This article was originally published on Forbes.com, under Jeff Miller's Forbes Human Resources Council column.
I’ve always been a reader. When I was a little kid, I once tried to read the entire encyclopedia (I think I made it to K). Today, I make sure to always have a book on hand or on my tablet to read at night or while I’m traveling. I’m always reading.
As a country, however, many of us aren’t. Data from the Bureau of Labor and Statistics’ "American Time Use Survey" (via The New Yorker) suggests the time Americans spend reading is on the decline, and it’s no wonder. Between busy schedules and competition from attention-grabbing TV shows and smartphones, reading often falls to the bottom of the to-do list.
Still, there is a whole host of benefits to reading, from improved cognition to increased empathy and emotional intelligence. It can make you more articulate and improve your communication skills. It can reduce stress and keep the mind sharp.
Summer often means more time spent traveling and unplugging, and more time to pick up a good book (and maybe even a reading habit). Each of these books offers valuable lessons around self-reflection and self-improvement that can be applied to both work life and personal life. I've done so, and I believe I’m better for it.
1. Thank You for Being Late by Thomas Friedman is one of my favorite books of all time — anyone can find personal meaning in this book because it (and my next recommendation) helps you reflect on the way you think about the world.
The main idea that resonated with me: Now, for the first time in history, the rate that technology is changing is faster than the rate of human evolution. We need to accept that we will never catch up to computing’s ability to transform. If we’re not constantly learning, we might find ourselves and our professional skills very quickly becoming outdated. Instead, we have the opportunity to find ways to use this ever-advancing technology to improve our lives, businesses and career prospects.
2. While Friedman helps you consider our human context, in The Art of Possibility by Rosamund Stone Zander and Benjamin Zander, the Zanders invite you to consider your personal context with one question: Do you look at yourself through the lens of "I can" or "I can’t"?
We often limit ourselves because we don’t look at the world through a lens of possibility. In the opening anecdote of the book, two shoe salesmen arrive in a community where no one wears shoes. The first salesman thinks the situation is hopeless — no one in this community wears shoes (I can’t). The second sees endless possibilities (I can). The Zanders help you adopt that lens of possibility (without taking yourself too seriously) through 12 lessons, from topics of leadership to finding purpose in your work.
3. In Influence, the Psychology of Persuasion by Dr. Robert Cialdini, the author talks about seven key constructs that influence the process of persuasion, looking closely at the roles social psychology and human dynamics play. Like The Art of Possibility, this book is a great tool for self-reflection because it unravels some of our psychological tendencies that impact us at work and in life in ways we may be unobservant to.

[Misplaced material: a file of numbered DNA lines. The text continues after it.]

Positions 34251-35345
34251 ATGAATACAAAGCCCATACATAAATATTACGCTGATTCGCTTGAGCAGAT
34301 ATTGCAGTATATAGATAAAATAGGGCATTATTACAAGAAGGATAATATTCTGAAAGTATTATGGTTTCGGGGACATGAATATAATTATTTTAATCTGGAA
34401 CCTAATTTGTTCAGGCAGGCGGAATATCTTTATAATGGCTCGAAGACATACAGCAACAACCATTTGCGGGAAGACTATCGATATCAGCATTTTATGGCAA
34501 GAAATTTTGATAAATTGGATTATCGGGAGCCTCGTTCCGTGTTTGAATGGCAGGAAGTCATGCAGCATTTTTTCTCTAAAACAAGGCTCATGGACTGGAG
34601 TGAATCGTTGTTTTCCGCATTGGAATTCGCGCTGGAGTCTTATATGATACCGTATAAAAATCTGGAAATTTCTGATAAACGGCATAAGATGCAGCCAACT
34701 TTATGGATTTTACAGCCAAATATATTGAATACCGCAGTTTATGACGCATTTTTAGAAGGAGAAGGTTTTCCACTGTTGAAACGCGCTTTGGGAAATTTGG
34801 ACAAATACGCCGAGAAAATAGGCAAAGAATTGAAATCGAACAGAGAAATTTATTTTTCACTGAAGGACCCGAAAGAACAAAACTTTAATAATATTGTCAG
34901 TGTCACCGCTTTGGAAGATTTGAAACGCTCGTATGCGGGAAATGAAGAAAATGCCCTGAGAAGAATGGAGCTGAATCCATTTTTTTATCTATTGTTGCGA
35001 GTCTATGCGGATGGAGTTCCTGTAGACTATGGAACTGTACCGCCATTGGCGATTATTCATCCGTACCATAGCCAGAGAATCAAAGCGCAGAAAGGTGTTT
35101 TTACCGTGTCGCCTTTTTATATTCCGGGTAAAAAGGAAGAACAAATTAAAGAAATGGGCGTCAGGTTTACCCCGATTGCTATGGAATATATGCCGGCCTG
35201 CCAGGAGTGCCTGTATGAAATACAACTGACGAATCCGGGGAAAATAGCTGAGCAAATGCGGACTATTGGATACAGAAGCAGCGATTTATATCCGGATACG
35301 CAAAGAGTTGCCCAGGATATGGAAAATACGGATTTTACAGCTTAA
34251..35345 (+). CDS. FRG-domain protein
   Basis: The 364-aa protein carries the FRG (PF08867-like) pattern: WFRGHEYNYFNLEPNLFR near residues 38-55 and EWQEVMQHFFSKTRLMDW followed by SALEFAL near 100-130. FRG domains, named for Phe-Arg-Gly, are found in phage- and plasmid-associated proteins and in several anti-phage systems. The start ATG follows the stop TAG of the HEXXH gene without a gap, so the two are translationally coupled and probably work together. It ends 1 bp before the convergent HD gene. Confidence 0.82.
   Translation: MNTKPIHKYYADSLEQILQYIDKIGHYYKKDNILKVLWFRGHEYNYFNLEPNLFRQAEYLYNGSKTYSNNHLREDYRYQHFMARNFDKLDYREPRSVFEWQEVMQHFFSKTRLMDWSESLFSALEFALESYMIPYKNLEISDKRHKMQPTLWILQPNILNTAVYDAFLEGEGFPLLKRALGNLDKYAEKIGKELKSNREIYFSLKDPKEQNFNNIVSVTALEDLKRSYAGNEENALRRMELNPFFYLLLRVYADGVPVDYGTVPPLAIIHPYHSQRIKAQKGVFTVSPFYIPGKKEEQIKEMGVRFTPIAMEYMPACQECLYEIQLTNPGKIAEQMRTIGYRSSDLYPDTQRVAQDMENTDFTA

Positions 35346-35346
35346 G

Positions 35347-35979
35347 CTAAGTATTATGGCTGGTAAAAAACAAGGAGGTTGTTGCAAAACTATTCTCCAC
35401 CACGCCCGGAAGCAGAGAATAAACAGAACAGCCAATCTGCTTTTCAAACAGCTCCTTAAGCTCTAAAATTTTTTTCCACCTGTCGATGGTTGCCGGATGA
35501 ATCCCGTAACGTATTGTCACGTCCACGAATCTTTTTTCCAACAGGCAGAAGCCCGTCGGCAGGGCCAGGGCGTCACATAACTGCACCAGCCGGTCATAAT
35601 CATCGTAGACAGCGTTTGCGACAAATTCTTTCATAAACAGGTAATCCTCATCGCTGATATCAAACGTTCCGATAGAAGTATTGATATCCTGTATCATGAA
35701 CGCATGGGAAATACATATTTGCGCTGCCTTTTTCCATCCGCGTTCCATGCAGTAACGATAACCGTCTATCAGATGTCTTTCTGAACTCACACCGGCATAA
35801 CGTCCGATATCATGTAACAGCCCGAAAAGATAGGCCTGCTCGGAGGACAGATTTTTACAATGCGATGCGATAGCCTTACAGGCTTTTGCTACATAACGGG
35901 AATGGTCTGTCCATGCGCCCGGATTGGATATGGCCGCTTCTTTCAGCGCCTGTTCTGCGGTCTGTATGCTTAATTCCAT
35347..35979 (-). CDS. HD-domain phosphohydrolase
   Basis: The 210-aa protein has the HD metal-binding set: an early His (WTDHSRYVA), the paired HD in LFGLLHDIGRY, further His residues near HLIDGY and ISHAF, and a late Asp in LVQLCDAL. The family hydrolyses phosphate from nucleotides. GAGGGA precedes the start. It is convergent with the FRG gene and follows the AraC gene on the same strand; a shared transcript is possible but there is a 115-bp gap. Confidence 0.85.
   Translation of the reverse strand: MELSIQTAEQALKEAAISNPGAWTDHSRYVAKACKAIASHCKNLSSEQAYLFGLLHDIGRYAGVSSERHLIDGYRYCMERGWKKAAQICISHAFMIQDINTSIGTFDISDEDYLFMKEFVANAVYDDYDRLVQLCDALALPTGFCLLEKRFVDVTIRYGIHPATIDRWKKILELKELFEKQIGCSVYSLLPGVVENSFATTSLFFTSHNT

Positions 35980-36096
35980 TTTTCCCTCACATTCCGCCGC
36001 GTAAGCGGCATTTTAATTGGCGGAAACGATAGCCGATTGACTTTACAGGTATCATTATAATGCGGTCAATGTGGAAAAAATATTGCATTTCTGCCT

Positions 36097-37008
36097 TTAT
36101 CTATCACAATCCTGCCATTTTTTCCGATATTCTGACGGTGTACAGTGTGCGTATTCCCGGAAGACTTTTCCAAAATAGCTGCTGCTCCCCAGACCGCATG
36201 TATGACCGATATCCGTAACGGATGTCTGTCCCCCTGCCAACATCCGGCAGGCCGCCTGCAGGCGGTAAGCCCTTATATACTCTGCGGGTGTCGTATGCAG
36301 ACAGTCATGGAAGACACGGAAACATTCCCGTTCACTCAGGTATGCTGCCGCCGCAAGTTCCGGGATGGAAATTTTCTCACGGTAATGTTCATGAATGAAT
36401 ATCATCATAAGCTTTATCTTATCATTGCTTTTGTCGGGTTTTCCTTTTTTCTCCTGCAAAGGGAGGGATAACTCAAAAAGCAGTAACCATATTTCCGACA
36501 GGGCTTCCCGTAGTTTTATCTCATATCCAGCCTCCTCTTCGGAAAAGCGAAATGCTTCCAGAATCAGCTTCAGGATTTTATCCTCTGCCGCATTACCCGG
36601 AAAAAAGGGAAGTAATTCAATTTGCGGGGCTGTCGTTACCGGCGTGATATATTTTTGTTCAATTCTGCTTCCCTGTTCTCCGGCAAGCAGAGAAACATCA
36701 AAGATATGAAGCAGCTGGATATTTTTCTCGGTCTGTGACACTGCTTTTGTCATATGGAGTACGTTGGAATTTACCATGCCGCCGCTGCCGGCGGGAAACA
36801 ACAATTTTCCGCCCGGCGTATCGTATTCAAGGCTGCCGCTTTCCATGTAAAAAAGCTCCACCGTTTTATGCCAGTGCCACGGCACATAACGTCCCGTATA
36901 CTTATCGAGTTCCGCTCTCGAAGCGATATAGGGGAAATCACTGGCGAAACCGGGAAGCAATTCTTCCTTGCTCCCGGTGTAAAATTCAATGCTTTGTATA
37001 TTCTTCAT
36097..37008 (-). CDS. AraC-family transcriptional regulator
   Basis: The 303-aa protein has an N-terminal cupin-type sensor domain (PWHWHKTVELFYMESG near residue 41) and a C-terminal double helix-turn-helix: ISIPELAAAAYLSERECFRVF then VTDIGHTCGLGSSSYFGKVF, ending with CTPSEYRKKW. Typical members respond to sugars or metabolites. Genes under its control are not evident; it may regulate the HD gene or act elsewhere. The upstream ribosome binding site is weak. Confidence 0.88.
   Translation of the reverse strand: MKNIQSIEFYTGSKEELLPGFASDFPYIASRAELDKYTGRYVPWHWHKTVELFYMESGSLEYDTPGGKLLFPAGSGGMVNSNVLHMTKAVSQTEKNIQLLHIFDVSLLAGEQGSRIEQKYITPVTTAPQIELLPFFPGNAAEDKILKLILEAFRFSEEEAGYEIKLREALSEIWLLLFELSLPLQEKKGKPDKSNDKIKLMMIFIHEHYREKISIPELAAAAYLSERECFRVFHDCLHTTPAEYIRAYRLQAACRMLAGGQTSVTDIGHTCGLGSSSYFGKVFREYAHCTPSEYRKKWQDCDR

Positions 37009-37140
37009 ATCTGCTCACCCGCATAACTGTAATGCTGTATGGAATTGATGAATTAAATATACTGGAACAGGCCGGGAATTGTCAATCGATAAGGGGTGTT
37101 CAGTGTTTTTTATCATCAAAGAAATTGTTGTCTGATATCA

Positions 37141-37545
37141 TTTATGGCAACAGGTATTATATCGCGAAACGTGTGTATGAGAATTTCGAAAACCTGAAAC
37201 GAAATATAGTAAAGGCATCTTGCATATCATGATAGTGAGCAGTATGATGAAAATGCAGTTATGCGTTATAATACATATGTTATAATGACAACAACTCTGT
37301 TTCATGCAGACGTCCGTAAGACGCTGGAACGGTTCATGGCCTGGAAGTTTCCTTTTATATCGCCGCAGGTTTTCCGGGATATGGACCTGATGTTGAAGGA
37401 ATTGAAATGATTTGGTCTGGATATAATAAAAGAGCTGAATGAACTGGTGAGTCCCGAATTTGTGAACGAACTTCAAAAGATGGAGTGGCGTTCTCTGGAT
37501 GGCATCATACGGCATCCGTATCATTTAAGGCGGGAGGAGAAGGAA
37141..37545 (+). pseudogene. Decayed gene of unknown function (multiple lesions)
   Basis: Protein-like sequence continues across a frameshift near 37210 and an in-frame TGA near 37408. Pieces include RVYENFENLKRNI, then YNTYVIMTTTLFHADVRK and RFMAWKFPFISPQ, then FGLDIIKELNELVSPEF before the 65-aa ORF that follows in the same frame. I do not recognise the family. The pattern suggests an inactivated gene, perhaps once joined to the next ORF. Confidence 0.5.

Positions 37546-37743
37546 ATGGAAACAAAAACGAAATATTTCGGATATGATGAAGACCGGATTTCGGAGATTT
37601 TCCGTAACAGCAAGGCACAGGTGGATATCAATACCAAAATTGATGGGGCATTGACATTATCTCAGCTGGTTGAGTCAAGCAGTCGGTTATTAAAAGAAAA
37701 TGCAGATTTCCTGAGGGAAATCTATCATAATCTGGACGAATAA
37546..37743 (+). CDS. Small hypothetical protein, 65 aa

For example, Cialdini’s chapter about commitment and consistency explains how, once we make a commitment, we’re more likely to see it through. It’s a good reminder for me to write down and tell others about my work and life goals, since I know I’ll be more likely to accomplish them if I do.
4. One of my goals in 2019 is to sweat the small stuff much less than I did last year. Mark Manson's The Subtle Art of Not Giving A F*ck: A Counterintuitive Approach to Living a Good Life is my blueprint.
Manson’s premise isn’t to care about nothing; instead, it's to care about the right things. The book asks: Can you recognize what’s important and urgent versus what’s not? When Apple releases a new technology, there’s a rush for everybody to be the first one to get it. That's a thing that I have learned to not be concerned about. Career aspirations and legitimate workplace wins, challenges and barriers are things to be concerned about. This book can help you get into a practice of recognizing the things that you should — or shouldn’t — stress.
5. Put simply, The Straight Line: The Shortest Distance Between You and Your Results by Brad Spencer and Edward Monser talks about how and why we need to speak straight to our colleagues, acquaintances and peers. It’s about communication and motivation, and it questions why we dance around feedback instead of giving it directly.
One of my mentors gave me direct feedback when I asked if I could work for his company. He told me, "You're not ready. Here are three reasons why." It shook me at first. He followed up by saying, "You probably don't get direct feedback often. But tell me, do you disagree with what I'm saying or how I said it? Or do you appreciate the fact that I just gave it to you and now we can talk about it?" He was right. I was glad somebody cared enough about me to point out how I could improve.
Whether it’s giving this kind of straight feedback, reflecting on your attitude and social tendencies, or caring less about the things that don’t really matter, there is so much to be learned that can directly and positively impact your career from reading just a few books. And this summer, I hope to add more to my list.
Image via Unsplash
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